• Property, 1582, Cowley Peachey Manor, Hillingdon, London, UB8, GB. 7 By 1362 Cowley Peachey belonged to Hugh Seagrave, whose feoffees were in possession in 1369. Sir Thomas Charlton, who presented to the church in 1427, held the manor in 1429 along with Cowley Hall and lands in Cowley called Ely's. He continued to hold Cowley Hall but by 1431 Cowley Peachey had passed to Robert Warner (d. 1439). Warner was succeeded by his daughter Elizabeth, who married Walter Green. She was in possession in1461 and died as a widow in 1473, leaving as heir her son Robert Green. Robert's widow Cecily married John Acton and held the manor at her death in 1480, when it came to her son Edward Green. He died without heirs in 1493, and his sister Cecily, wife of William Burbage, inherited Cowley. Cecily may have married again, for William Bedyll and Cecily his wife presented to the church in 1509 and 1516. She was succeeded by her son Thomas Burbage, who owned the manor at least from 1522 to 1550. His son Robert lived at Hayes Park, and it is likely that his ancestors since Walter Green had done the same.
Robert settled Cowley Peachey manor on his daughter's marriage with William Goring, who conveyed it to George Goring, who in turn conveyed it to Gregory, Lord Dacre (d. 1594), in 1582. George Goring, probably William's uncle, was also probably the George Goring who bought Hurstpierpoint manor (Sussex) from Dacre on the same day as he granted Cowley to him. The connection between these transactions is not established, but Dacre held Cowley until his death in 1594, and his wife, who held jointly with him and survived him, left it by will to Sir Edward Fenner, whose mother was also a Goring. Fenner, a justice of King's Bench, was buried at Hayes in 1612. His son Edward conveyed Cowley to Richard Franklin about 1615.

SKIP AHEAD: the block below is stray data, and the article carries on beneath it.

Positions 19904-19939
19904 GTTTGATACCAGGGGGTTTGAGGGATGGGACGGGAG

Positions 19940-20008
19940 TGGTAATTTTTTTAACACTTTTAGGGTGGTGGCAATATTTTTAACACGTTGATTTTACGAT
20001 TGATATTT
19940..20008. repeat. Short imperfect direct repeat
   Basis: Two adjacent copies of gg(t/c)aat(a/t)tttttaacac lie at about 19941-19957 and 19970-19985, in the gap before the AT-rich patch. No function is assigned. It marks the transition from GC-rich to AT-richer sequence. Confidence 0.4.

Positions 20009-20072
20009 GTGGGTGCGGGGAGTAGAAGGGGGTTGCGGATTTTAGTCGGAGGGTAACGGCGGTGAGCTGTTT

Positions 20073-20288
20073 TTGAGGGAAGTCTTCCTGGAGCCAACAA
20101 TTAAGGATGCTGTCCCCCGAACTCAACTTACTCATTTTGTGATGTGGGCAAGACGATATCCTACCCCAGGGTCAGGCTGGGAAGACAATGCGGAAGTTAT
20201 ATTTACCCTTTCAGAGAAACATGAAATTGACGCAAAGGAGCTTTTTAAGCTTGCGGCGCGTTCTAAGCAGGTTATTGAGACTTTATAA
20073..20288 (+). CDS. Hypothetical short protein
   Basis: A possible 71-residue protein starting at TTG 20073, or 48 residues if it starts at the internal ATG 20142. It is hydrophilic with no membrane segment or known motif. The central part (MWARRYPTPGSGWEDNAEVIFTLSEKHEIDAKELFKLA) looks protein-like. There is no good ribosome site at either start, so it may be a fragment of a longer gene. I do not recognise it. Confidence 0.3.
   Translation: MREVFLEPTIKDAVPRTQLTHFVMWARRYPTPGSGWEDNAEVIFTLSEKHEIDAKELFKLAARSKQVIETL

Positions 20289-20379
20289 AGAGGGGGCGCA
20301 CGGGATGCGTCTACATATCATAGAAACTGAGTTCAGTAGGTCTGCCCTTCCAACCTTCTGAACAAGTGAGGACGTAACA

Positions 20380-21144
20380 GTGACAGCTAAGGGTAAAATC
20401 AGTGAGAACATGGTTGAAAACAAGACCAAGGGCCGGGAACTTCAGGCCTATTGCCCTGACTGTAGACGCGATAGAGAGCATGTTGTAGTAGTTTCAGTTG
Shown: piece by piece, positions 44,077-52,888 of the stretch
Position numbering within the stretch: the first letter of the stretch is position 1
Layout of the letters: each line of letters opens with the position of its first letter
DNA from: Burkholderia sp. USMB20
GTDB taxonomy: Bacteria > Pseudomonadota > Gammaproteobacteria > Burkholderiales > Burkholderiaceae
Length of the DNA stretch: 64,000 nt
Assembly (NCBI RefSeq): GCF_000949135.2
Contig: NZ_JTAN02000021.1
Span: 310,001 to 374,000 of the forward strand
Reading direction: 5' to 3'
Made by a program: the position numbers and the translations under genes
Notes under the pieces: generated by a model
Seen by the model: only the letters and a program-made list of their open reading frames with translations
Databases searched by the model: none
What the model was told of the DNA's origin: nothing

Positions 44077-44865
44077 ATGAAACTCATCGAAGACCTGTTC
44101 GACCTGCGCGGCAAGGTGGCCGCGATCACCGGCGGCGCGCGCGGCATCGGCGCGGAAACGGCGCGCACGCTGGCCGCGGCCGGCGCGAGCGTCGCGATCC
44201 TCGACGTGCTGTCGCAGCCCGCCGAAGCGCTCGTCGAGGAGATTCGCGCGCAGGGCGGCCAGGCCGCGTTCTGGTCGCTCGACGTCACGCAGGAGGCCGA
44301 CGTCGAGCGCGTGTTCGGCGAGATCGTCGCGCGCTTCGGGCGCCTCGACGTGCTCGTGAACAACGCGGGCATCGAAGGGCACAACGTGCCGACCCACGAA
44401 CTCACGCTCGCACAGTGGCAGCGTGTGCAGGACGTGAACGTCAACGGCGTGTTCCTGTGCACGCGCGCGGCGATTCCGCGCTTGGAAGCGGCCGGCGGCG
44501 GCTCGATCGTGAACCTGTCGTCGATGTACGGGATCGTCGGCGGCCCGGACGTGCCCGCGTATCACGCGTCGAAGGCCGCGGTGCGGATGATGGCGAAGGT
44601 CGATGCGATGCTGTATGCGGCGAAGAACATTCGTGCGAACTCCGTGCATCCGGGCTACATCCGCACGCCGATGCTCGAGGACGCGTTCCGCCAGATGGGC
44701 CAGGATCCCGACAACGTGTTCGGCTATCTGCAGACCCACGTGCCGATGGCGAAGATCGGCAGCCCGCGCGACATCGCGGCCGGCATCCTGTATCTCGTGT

• Property, 1593, Danny House, Hurstpierpoint, West Sussex, BN6, GB. 8 Danny, the seat of Sir W. R. Campion, K.C.M.G., stands about 1 mile south-south-east of the parish church, in its own park. The house is of brick with stone dressings, and of E-shaped plan facing east, with later additions at the back. The front as now seen was the result of the remodelling and enlargement of the house by George Goring, whose initials with the date 1593 appear in a ceiling in the north wing. The present north wing and part of the main block adjoining it belong to an earlier 16th-century building, the plan being L-shaped and the walls, above the lowest story, being of timber-framing. Goring reconstructed or encased the upper stories with brick, inserted the baywindows, and refronted the east end of the wing, which he probably shortened at the same time to tally with his new additions. These included the middle porch-wing and the south half of the main block, made 9 ft. longer than the north to accommodate his great hall, of two stories in one, and the south wing. The older part was of four stories, but his new work, made the same height, has only three. The north wing retains the original newel staircase projecting north of it, but Goring's main staircase was probably on a wing at the back or west of the hall and was abolished when the new main staircase was put in the south wing in 1728, when Henry Campion and Barbara (Courthope), to whom the estate had passed in 1724, made fairly extensive alterations; the south side was then given a new facade and additions made to the west. Since then further additions have been made, chiefly to the offices on the west side, and a new main staircase has been inserted in the main block.